The Indian Supreme Court rejected a plea seeking to ban WhatsApp and other encrypted messengers.
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(CCM) — On Wednesday, India's Supreme Court dismissed a petition seeking a ban on instant messenger app WhatsApp due to its end-to-end encryption platform. Encryption is a technical process that encodes messages in such a pattern that only an authorized person or source can access it. In April, the Facebook-owned messaging service added the major security feature to its system by activating 256-bit encryption for each message. It has won the app praise, but is also the reason why Right to Information advocate Sudhir Yadav petitioned to have it removed from India. According to Yadav, message encryption gives terrorists a platform to communicate without fear of being intercepted, as even WhatsApp does not own the keys to break the code. He also raised a similar point about other messaging services, likes Viber, Secure, and Hike.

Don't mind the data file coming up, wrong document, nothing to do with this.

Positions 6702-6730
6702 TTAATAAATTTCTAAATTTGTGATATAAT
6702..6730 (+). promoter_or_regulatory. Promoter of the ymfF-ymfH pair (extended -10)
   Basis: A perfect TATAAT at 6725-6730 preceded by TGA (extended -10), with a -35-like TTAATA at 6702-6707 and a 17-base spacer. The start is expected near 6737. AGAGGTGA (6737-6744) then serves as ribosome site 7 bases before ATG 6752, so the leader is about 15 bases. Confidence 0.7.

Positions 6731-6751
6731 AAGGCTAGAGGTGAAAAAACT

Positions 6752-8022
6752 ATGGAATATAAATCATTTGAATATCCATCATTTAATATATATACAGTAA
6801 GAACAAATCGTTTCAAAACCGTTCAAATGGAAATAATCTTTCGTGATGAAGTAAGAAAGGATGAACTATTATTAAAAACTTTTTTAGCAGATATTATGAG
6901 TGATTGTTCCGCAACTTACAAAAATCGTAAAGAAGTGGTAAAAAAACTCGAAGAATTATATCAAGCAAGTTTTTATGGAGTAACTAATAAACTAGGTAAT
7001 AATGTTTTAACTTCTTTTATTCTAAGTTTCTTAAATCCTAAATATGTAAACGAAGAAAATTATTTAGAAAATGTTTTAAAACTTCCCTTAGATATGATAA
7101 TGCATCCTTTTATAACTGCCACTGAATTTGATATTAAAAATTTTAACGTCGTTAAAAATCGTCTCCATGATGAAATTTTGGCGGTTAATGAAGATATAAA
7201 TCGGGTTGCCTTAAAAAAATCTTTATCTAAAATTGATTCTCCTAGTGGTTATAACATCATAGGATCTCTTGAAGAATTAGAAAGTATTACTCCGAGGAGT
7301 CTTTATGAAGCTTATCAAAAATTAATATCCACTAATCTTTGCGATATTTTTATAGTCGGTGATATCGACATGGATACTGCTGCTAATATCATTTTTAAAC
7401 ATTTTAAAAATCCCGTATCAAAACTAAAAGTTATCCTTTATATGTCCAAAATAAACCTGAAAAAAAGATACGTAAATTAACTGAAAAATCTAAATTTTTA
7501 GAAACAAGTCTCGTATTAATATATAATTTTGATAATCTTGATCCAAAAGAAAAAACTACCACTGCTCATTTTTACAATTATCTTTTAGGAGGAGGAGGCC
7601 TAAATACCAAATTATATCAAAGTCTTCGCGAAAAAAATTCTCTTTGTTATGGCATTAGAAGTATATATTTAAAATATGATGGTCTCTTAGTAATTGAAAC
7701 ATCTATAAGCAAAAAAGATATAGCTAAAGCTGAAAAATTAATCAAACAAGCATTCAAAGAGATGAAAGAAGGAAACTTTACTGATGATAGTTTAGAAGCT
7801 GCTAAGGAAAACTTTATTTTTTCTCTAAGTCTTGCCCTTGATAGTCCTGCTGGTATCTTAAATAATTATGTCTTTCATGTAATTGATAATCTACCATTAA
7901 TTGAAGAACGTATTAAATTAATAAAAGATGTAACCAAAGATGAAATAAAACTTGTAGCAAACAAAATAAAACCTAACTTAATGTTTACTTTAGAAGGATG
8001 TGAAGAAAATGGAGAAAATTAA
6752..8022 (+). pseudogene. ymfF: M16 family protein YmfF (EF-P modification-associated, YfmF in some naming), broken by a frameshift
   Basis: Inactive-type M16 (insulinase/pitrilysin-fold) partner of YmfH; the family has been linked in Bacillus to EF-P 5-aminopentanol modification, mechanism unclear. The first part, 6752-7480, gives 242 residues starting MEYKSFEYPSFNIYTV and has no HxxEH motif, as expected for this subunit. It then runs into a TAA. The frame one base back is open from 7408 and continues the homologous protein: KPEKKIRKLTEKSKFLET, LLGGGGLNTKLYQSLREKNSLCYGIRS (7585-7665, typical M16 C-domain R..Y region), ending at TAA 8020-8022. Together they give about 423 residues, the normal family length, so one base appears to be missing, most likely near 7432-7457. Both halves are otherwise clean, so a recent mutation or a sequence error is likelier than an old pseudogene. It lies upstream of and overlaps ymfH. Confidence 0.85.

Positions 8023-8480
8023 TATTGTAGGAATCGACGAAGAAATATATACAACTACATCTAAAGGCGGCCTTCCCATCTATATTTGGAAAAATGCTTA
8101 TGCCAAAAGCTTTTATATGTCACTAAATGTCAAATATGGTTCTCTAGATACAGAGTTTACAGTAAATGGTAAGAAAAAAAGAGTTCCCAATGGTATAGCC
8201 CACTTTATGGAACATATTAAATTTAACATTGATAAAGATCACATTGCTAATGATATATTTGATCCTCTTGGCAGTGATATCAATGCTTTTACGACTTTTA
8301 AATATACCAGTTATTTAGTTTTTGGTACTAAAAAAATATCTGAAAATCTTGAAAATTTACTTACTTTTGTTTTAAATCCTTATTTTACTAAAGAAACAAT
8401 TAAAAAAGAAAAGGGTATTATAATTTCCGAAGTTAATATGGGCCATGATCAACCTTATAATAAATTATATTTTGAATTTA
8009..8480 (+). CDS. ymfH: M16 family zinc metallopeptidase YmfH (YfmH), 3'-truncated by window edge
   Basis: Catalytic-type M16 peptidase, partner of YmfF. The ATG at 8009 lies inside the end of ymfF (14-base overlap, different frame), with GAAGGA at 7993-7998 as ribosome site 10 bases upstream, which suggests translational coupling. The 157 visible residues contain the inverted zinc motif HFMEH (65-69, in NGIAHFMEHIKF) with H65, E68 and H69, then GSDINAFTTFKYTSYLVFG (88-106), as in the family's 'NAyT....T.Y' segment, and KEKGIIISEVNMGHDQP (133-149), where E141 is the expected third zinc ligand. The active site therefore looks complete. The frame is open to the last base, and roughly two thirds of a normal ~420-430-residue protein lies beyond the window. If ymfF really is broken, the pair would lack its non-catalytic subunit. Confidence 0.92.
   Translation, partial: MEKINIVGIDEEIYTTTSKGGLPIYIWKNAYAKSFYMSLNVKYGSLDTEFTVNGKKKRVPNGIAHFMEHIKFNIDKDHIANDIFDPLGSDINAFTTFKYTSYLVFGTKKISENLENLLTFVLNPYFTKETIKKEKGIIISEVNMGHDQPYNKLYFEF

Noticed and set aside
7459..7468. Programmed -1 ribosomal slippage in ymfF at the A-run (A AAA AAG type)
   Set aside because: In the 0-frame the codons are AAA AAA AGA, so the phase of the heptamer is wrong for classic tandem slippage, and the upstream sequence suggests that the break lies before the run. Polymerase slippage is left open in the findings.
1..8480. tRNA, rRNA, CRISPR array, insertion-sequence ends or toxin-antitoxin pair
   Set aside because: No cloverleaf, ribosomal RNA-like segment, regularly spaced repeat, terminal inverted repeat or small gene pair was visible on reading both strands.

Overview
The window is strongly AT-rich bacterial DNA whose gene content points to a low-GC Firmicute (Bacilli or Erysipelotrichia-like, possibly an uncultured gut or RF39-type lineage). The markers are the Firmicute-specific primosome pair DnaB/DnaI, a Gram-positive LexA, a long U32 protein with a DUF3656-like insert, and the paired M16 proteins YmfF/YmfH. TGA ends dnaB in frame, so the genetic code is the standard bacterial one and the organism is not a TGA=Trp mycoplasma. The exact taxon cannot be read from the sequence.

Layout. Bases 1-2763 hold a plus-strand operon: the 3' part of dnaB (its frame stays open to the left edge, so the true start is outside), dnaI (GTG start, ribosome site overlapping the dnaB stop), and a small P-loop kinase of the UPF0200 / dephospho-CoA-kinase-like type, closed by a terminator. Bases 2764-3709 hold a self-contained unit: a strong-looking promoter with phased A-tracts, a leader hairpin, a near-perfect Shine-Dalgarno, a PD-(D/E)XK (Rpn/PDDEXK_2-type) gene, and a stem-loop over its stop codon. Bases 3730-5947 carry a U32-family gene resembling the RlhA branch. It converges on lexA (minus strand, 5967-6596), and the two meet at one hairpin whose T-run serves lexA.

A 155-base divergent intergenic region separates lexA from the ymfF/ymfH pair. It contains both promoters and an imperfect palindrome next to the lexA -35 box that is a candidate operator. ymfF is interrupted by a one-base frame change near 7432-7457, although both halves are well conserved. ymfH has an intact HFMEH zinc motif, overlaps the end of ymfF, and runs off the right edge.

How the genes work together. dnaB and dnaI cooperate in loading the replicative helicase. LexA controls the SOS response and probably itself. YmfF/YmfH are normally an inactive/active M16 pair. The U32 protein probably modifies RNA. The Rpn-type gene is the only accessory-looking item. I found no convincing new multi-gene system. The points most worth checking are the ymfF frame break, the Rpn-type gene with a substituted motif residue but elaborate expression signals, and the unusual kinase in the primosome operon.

Yadav added, “Even if WhatsApp was asked to break through an individual’s message to hand over the data to the government, it would fail as it, too, [lacks] the decryption keys.” Chief Justice of India TS Thakur and Justice AM Khanwilkar have asked Yadav to, instead, approach the government about the issue through its telecommunications branch.
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